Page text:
lies on the starboard bottom and a lifeboat rests off her starboard stern.
Topside a porcelain toilet and bathtub sit on the deck.
strong current can be present. The inside of the hull has very heavy silt
making penetration risky without proper training. Visibility can vary
but is generally good.
5. COLONEL ELLSWORTH
Length: 137' Beam: 26' Depth: 70'
Type: Wooden Schooner Lost: September 2, 1896
Built: 1861, Euclid, Ohio
Lake Michigan, 6 miles east of White Shoals Lighthouse
How lost: The Ellsworth was caught in a gale and rainstorm resulting
in a collision with the Emily B. Maxwell. The Maxwell saved her crew.
The Ellsworth then sank bow first.
to its distance well West of the Mackinac Bridge, the Ellsworth is a less
frequently visited dive site. It is an excellent example of a schooner
type vessel. She sits upright. Her bow is in better condition than her stern. Despite some collapsed decking, much hardware,
deck fittings, and equipment remain. One mast lies on the port side lake
of entanglement exist due to fishing nets. Current is usually moderate
and visibility is generally good.
6. FRED McBRIER
Length: 161' Beam: N.A. Depth: 89'
Type: Wooden Propeller Steamer Lost: October 3, 1890
Built: 1881, W. Bay City, Michigan
Lake Michigan, 9 miles west of Mackinac Bridge
How lost: Loaded with iron ore, the McBrier was towing two schooner
barges at night when she was struck by the much larger propeller Progress.
The collision gored a hole in her hull quickly sinking her. The entire
crew was saved.
McBrier is upright but is breaking up. Her stern is mostly intact while her bow has seperated. Much equipment is present including
her engines and windlass.
is possible. Current is mild and visibility is usually fair.
7. MARTIN STALKER
Length: 135' Beam: N.A. Depth: 85'
Type: Wooden Schooner Lost: November 5, 1886
Built: 1863, Milan, Ohio; rebuilt 1875
Lake Huron, 2 miles east of Mackinac Bridge
How lost: The Stalker fell prey to a November storm. She was attempting
to ride out a gale while anchored west of Mackinaw City when the barge
Muskoka struck her. The collision took her headgear down and, loaded with
a cargo of iron ore, she began to sink. Despite her bilge pumps and a
dash for shore, she went down with her crew abandoning her. There was
no loss of life.
on a sloping lake floor, the Stalker is upright and her stern and midships are intact. Her bow is damaged. Much of her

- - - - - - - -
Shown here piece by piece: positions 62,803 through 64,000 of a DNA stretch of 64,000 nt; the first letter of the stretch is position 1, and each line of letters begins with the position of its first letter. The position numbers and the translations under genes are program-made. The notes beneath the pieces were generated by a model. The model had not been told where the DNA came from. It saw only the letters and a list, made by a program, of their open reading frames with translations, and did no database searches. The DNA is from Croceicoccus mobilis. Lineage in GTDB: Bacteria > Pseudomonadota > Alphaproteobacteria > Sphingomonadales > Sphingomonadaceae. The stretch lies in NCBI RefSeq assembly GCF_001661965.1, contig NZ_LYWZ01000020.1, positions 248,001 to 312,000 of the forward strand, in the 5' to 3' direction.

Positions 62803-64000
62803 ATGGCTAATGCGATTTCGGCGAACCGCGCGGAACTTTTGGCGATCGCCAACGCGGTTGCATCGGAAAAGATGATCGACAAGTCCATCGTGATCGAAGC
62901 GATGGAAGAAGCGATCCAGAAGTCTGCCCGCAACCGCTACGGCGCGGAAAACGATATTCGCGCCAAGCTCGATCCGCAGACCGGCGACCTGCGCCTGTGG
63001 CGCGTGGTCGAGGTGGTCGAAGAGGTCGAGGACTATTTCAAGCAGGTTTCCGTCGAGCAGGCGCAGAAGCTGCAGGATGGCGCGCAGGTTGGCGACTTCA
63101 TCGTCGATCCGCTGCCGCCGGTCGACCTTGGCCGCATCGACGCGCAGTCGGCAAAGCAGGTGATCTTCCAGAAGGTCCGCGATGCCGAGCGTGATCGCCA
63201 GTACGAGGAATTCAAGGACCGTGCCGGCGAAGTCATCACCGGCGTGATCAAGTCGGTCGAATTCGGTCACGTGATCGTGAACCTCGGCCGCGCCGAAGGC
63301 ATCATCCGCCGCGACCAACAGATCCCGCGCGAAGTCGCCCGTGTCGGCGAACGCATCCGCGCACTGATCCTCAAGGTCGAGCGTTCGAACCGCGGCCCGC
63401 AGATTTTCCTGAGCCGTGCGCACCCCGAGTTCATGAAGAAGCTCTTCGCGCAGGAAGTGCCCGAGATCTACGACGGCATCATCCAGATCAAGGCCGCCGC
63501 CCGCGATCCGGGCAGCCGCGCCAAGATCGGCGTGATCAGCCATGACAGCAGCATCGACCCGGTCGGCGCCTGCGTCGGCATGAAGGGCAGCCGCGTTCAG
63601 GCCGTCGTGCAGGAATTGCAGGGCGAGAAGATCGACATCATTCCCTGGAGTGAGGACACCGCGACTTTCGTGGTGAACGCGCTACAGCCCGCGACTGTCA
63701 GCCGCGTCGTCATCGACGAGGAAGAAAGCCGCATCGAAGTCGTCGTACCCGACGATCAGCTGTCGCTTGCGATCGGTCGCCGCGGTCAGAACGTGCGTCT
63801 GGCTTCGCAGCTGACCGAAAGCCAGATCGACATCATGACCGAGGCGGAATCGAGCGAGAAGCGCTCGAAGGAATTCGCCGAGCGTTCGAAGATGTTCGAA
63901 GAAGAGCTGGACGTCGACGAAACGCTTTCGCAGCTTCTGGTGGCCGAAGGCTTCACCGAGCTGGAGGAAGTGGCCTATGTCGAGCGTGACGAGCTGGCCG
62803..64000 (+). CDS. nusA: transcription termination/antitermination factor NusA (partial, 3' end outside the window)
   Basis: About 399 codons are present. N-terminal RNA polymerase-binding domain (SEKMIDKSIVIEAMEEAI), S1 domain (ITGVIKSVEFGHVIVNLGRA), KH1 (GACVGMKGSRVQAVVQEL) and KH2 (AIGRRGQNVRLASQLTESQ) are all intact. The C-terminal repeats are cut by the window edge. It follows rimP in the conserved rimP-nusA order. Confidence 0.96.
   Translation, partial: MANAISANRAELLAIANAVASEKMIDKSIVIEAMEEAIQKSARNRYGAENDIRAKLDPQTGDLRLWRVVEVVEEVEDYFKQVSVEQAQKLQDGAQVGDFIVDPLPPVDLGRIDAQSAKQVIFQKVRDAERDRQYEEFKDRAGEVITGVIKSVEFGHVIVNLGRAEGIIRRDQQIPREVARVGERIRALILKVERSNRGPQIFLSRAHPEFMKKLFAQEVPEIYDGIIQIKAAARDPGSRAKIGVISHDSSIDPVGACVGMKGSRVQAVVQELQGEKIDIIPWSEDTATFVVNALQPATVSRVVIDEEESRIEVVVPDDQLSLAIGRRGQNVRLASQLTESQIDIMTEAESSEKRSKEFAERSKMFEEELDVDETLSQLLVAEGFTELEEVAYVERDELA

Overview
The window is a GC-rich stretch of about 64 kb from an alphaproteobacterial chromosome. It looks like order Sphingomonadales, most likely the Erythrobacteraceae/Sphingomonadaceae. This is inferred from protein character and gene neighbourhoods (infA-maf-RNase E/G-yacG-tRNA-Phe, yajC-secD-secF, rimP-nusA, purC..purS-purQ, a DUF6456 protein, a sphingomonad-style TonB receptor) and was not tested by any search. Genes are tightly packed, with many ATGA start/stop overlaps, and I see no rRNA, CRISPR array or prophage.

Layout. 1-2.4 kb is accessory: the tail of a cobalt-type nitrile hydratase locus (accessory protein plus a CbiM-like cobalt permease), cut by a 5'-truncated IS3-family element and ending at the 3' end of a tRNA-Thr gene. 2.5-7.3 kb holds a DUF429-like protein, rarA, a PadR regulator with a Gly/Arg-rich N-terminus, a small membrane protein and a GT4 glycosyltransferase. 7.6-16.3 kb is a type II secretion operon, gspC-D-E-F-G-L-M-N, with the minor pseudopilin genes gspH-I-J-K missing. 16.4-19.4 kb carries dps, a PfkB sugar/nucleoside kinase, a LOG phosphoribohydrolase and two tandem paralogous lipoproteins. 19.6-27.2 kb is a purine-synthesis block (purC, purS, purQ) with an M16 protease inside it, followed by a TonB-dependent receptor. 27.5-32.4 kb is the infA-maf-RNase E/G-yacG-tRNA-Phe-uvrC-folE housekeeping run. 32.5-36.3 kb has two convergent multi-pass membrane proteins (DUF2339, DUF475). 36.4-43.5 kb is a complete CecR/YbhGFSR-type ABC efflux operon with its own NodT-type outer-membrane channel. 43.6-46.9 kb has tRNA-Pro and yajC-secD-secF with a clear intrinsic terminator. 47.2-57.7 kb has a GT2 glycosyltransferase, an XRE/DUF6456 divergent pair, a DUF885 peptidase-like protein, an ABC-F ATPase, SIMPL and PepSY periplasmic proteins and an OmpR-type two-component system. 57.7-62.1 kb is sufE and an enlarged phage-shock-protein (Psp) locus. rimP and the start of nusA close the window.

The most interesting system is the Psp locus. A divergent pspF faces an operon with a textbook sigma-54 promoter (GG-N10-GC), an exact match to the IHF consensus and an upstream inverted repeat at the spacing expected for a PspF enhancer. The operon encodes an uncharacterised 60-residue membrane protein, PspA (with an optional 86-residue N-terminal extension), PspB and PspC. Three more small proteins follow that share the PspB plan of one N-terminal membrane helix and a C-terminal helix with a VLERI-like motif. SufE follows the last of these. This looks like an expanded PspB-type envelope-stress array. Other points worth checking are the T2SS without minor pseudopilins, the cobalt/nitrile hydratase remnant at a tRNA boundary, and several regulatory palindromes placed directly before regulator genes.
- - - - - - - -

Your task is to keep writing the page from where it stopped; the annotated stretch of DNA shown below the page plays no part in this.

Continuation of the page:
sailing gear remains including a windlass, winches, and rigging. A mast
lies to starboard.
is required in mooring at this site because it sits in the ferry lane
used by the ferry traffic between Mackinaw City and Mackinac Island. Because
of its location, it is usually not buoyed. Visibility is good and the
current is usually mild.
Length: 133' Beam: 26' Depth: 70'
Type: Three Masted Barque Lost: June 11, 1871
Built: 1861, Goderich, Ontario
Lake Michigan, 7 miles west of Mackinac Bridge
How lost: The victim of a peculiar collision, the Maitland was
lost when she collided in a glancing blow starboard to starboard with
the schooner Golden Harvest. While trying to recover by turning to port,
she was struck near her starboard bow by the schooner barge Mears. The
second collision made a long vertical slice in her hull causing her to
sink in five minutes taking her cargo of corn with her. The Maitland crew
was saved but one man died on the Golden Harvest.
top deck of the Maitland is well preserved and easily visited. The hull
is upright and intact but below the top deck, the Maitland is heavily
silted making any real penetration impossible. Nonetheless, the slice
in her hull and much deck hardware and details are visible. The Samson
post, cabin outline, rudder, bilges, mast holes and windlass are all present. What appears to be her deckhouse roof lies upside down off her starboard stern.
current is mild and visibility can be good to excellent. Divers can disturb
Length: 226' Beam: N.A. Depth: 60'
Type: Wooden Steamer Lost: April 4, 1894
Built: 1873, Marine City, Michigan
about 500' southwest of south pier of Mackinac Bridge
How lost: The Minneapolis was lost one day after the Barnum sank.
Carrying a cargo of wheat with two schooner barges in tow, she was traveling
east through a gale when she encountered ice floes. Apparently the ice
opened her hull so that she began taking on water. Despite the use of
her pumps, the hold was filling rapidly when the crew abandoned ship,
transferring to one of the schooners just as she sank bow first.
sits on a sloping bottom, upright with the bow pointing slightly downward.